It's painful to watch. Dennis Nash (Andrew Garfield) is evicted from his home in the opening scenes of "99 Homes." The sheriffs knock so loudly at the front door that it is clear that it is no longer his house.
When he answers, they serve the eviction notice, running over his meaningless excuses with the force of law that was written for those who don't live from paycheck to paycheck. Right behind the sheriffs are real estate operative Rick Carver (Michael Shannon) and his cold hearted close out crew, cutting utilities and wrenching out appliances. Personal belongings are pulled. The intimate artifacts of daily life are stacked and strewn across the front yard, the internal organs of a family bleeding out of the wound of poverty.
Nash has no job to pay his mortgage. He has nowhere to go but a seedy motel full of displaced evictees and the hardcore, angry poor. His mother Lynn (Laura Dern) is in shock, losing her home from which she has been able to run a small beauty shop. Nash's young son Connor (Noah Lomax) does not completely understand what has just happened. He pleads to just return to the safety of his own room.
But real estate Rick Carver has neither the time nor the inclination to consider the victims. It's hardly personal or even human at all. It's merely the system and Carver is its agent. When Carver's crew chief fails him, he is just as quick to exploit Dennis Nash's construction skills and desperate needs into the service of evicting others.
For Nash the slope is slippery. Before he completely realizes the ramifications, Nash has done Faust proud, shifting gears easily from oppressed to agent of doom, a mini Carver of others' failed dreams . . . flipped from frying pan to short order cook. Carver seduces Nash first with a life line of enough money to pay his immediate bills, then with the opportunity to reclaim his old house and ultimately with the riches of real estate foreclosure. But neither mother, nor son are sanguine about the changed Dennis Nash. They provide the moral compass as Dennis descends uneasily into the agency of eviction.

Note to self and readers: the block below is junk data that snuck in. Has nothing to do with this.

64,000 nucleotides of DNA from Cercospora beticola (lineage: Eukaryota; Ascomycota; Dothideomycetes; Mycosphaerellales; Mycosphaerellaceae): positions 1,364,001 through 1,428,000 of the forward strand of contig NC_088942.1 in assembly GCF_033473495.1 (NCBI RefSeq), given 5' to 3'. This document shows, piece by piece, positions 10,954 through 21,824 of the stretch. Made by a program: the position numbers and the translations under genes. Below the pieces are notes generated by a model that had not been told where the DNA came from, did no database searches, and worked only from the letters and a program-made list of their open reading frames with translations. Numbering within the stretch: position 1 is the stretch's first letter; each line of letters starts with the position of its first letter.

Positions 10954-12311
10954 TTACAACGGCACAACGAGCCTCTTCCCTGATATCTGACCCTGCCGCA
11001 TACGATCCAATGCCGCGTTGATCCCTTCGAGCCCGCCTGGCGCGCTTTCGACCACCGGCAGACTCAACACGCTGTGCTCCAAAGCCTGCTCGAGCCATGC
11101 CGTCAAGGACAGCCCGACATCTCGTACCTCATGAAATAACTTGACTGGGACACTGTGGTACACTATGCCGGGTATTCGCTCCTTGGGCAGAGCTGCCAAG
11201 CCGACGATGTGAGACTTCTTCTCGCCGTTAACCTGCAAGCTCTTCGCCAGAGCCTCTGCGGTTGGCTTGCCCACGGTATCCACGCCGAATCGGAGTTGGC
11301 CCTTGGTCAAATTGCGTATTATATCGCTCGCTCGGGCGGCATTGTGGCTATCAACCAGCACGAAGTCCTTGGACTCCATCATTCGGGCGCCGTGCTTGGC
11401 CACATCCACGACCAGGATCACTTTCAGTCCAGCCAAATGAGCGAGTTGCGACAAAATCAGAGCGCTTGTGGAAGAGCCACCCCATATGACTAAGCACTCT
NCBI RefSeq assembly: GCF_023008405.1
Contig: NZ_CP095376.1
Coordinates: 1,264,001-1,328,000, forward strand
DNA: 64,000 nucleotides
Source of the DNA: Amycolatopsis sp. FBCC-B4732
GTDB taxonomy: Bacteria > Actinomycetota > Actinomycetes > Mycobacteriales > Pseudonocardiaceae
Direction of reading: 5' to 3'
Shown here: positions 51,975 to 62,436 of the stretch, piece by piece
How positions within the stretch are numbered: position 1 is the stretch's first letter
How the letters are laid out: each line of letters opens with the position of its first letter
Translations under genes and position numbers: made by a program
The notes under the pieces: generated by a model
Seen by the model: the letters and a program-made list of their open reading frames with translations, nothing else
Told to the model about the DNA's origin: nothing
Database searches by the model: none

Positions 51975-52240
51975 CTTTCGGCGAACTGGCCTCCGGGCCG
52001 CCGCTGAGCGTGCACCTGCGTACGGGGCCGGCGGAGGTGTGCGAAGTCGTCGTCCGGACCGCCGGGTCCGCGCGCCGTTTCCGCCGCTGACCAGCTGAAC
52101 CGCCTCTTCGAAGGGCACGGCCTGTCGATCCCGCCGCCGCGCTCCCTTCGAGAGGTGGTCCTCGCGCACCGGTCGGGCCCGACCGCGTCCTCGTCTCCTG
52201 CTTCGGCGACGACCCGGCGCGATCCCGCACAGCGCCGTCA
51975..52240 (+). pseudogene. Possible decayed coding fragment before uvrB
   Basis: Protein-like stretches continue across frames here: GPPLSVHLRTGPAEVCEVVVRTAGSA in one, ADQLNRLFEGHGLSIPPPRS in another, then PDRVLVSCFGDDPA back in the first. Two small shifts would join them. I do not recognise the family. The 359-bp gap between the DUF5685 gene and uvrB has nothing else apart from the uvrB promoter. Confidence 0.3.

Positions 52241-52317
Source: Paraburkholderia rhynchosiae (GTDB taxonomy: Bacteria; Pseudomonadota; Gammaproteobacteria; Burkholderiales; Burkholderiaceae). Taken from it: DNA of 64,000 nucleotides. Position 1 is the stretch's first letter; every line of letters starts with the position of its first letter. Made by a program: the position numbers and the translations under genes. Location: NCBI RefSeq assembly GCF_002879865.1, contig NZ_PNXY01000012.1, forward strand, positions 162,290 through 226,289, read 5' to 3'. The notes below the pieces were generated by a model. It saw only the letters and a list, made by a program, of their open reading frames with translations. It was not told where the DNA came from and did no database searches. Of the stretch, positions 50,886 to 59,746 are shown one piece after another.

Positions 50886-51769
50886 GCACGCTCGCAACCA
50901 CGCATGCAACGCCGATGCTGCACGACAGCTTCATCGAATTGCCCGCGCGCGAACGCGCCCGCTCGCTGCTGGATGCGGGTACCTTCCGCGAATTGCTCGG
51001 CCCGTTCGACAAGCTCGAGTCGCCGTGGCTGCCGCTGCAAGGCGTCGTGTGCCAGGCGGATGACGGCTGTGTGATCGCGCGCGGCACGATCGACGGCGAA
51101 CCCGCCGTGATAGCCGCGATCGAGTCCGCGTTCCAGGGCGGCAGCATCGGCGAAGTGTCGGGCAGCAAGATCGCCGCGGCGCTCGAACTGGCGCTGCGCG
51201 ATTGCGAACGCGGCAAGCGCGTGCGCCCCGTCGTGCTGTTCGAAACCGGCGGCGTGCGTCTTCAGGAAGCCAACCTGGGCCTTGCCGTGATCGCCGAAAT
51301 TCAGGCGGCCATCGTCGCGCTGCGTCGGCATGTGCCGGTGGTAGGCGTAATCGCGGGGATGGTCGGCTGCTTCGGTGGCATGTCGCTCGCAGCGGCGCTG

There is no ethical moment about Rick Carver. He forcefully explains how the market forces shaped him. The lives of others are of little concern to him. Nor is legality a consideration. He is only bound by what he can get away with.
Writer Director Ramin Bahrani ("Goodbye Solo," "Man Push Cart") has effectively recast hell as the foreclosure real estate market. Bahrani, a Guggenheim Fellow and Professor of Film Directing at Columbia, was called the "director of the decade" by Roger Ebert. In one ferocious, breath taking montage of evictions he adroitly sketches a landscape of an America where Norman Rockwell has sequed into Bruegel's The Triumph of Death. And what better devil than the uber intense Michael Shannon ("Take Shelter," "Freeheld") and Faust than the earnest tempted innocent Andrew Garfield ("The Amazing Spiderman 1 and 2"). These principals are ably abetted by the troubled Laura Dern ("Jurassic Park," "Blue Velvet") and Noah Lomax ("Safe Haven," "Playing for Keeps").
As good as are Bahrani's writing and the superb ensemble acting, the fearful strength of "99 Homes" is rooted in the nature of the society that gives rise to such stories. There are no happy endings in sight.